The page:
[PHOTO: Antonia Caserta of Castello di Meleto. All other images in this story were taken by Jo Diaz.]
Day 1 – Flew into Rome as a guest of both
- Castello di Meleto in Gaiole ~ In the Chianti Classico region of Tuscany
- and Colonnara Viticultori in Cupramontana ~ In the Castelli di Jesi region of Le Marche
…as part of a wine and food professional group, assembled by Michael (Mick) Yurch of the Bluest Sky Group.
Day 2 – After settling into the Golden Tulip Hotel in Rome at the airport, and now needing some real food [versus airline], I was greeted by Marco in the hotel’s restaurant. Their cucina is outstanding. I ordered just enough to satisfy my curiosity and hunger. Because Mick wasn’t there yet, I was continuing to read my Tasting The Past book, by Kevin Begos. It was sent to me for review by Algonquin Books of Chapel Hill in New York. I had skipped ahead to Part 2, Chapter 11. “Italy, Leonardo, and Natural Wine.” It couldn’t have been more timely. And, it couldn’t have been more helpful. This book I’ll be reviewing in more depth shortly. Meanwhile, if you would like to get down to some really ancient history of winemaking, like 8,000 years ago, anyone who loves history and wine – you’ve just got to get this book into your library. No library is complete without Tasting The Past, seriously.
Great job, Kevin Begos! One of the best books I’ve read on the history of wine, ever; and I have a pretty impressive library for my 26 years of reading, writing, and educating about wine… Tasting The Past: The Science of Flavor & The Search For The Origins of Wine is so complete and told in such a charming, easy to enjoy manner, you won’t be able to put the book down, until you tuck it onto your “history” section of your wine book library.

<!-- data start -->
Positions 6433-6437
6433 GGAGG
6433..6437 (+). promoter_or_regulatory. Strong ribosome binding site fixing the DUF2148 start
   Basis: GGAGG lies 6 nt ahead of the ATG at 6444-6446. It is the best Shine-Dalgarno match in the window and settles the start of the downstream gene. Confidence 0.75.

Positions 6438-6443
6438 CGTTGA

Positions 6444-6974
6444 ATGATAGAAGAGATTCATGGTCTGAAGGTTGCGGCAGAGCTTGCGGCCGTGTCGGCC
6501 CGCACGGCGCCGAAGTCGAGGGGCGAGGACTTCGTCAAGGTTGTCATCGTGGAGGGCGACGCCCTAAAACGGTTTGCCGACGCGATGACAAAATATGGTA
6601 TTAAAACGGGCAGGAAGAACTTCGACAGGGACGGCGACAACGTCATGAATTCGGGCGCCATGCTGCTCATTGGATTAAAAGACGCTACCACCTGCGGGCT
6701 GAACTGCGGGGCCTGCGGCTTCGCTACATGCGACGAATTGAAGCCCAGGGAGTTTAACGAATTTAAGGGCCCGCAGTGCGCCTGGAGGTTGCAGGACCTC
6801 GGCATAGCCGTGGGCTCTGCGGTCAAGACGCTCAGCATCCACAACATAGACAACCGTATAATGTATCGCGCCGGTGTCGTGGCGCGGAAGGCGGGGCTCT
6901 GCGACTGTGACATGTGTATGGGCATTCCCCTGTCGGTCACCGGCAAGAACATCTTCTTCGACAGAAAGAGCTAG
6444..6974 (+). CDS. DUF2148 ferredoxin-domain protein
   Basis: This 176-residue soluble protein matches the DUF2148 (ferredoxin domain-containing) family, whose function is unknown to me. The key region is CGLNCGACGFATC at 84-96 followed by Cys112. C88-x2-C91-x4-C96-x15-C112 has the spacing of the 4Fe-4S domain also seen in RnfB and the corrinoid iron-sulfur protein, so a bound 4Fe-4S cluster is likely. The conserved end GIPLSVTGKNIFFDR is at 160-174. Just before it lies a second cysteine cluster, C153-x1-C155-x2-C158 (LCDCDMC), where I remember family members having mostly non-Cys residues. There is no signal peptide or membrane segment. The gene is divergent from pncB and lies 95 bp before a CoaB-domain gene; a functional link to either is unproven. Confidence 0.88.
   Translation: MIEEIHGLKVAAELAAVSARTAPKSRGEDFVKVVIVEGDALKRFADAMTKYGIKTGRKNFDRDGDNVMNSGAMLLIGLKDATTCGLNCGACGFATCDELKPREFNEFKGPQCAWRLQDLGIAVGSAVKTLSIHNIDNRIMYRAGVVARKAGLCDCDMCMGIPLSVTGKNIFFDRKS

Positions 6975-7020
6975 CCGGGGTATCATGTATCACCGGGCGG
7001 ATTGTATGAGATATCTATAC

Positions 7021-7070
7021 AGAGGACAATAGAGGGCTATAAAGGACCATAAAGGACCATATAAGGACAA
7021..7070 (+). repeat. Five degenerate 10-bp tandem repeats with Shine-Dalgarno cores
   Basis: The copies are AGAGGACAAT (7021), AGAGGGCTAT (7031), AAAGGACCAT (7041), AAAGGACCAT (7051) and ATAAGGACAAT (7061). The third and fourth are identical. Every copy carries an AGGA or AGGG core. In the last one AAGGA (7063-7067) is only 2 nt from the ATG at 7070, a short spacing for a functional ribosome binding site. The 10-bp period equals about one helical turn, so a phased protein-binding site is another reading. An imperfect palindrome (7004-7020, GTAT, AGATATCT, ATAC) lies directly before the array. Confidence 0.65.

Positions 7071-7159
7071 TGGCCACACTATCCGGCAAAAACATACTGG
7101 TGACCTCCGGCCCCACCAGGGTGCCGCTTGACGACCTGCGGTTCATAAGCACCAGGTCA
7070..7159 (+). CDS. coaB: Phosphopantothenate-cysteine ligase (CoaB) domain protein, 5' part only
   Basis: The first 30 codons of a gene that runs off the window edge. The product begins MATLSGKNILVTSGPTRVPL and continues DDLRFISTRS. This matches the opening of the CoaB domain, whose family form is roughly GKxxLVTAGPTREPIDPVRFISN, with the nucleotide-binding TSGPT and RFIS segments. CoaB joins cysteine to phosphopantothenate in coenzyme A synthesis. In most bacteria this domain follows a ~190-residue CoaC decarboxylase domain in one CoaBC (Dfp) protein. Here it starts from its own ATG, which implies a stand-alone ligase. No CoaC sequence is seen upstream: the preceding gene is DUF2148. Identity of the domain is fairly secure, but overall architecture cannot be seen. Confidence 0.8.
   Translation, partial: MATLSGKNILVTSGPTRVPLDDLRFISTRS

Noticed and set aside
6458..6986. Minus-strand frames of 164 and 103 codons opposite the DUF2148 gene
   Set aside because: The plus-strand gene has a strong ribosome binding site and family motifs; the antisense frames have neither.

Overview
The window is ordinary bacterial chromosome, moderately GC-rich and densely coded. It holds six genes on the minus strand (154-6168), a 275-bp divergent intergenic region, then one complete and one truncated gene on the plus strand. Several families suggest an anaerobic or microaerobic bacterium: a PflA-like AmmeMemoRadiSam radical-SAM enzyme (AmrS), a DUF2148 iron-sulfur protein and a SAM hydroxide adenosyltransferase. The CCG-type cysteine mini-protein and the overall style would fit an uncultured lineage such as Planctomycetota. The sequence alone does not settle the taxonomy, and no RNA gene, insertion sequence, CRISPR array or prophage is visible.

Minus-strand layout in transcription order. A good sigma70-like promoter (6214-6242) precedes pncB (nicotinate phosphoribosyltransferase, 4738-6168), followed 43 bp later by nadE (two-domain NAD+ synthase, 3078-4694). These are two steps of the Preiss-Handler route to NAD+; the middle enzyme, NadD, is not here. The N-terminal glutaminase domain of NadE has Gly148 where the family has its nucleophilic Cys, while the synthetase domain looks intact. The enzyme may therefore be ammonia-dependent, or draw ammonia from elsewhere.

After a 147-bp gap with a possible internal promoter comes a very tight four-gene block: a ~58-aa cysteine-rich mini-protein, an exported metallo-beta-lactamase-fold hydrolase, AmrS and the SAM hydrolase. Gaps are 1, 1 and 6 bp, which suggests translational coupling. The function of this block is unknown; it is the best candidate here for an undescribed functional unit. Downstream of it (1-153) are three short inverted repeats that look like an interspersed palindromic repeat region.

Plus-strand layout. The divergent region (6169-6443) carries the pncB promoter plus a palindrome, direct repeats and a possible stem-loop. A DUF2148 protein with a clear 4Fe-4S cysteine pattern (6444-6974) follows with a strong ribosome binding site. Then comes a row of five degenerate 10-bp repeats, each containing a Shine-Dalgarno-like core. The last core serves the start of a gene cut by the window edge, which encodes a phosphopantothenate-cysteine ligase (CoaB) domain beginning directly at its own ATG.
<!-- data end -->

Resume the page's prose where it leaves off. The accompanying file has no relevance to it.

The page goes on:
I was about to begin an eight-day adventure with experiences to last a lifetime. Boston’s celebrated wine writer Dr. Michael Apstein was also part of this merry band of visitors.
Our first dinner [pictured below], at Castello di Meleto, also included the famed wine educator and author Kevin Zraly, who was on tour in Italy, promoting the latest edition of Windows on the World Complete Wine Course: Revised, Updated & Expanded Edition. [This is another book I’m going to be reviewing.] Amazon
From Kevin’s Website: In 2018 Kevin Zraly begins his 42nd year of teaching the Advanced & Master Wine Classes.
With over 20,000 graduates, Kevin Zraly’s Wine School was named “The Best Wine School” in New York City by New York Magazine.
It was Michael Apstein who said to me, and I nodded in agreement, “Do you realize there are people attending the Napa Valley Wine Auction, who will spend a small fortune to do what we’re doing right now, as guests of these wine companies? The entire staff will all come out to meet and greet them, and here we are, just being.” At the time we were having a five course dinner, all presented to us as if we were royalty, each course with it’s appropriate matching wine. Our hosts from Castello di Meleto:
- Winemaker Matteo Menicacci
- Agronomo/enologist Giovanni Maria Farina
- Sales Manager Michele Contartese
- Our guide for this experience Antonia Caserta, the international sales manager for Castello di Meleto
All were joining us at our private dinner in a this large [pictured] dining room at the castle.
Day 2 – off to Castello di Meleto in Gaiole, Chianti, in the region of Tuscan. I had the honor to stay at this Castello, so I could learn all about it, and then tell my own story. Such an amazing experience. The YouTube video below brings goose bumps, memories, and insights for me, and perhaps for you, as I recreate my own still photography, too. There will be many more stores about Castello di Meleto wines… I was there to learn about the wines they’re growing and making, but it’s impossible not to first talk about their history, culture, and terroir.
In this video, I was a guest on the second floor; and, in this video I not only see my bedroom window, but I also – and so are you – able to see all that spread before me. What a view, what a lovely experience, and what fabulous wines from this terroir.
As for the history of Castello di Meleto, it was built in 1200s for Benedictine Monks. I slept where they slept, I looked out of the portals where guns were placed to fight off the invasion of crusaders from Siena, wanting to overtake the castle, I meditated in their tiny chapel, finding peace and enlightenment. Really, it was an opportunity of a lifetime to tell amazing stories, with plenty of wine to bless each moment.
Day 2 will continue. This was just the begging of my Tuscan adventure… Next, I’ll pair the dishes with the wines. Sincerely, Signed Rapunzel (who had already let down and cut off her own hair)
YouTube video by Avvenice.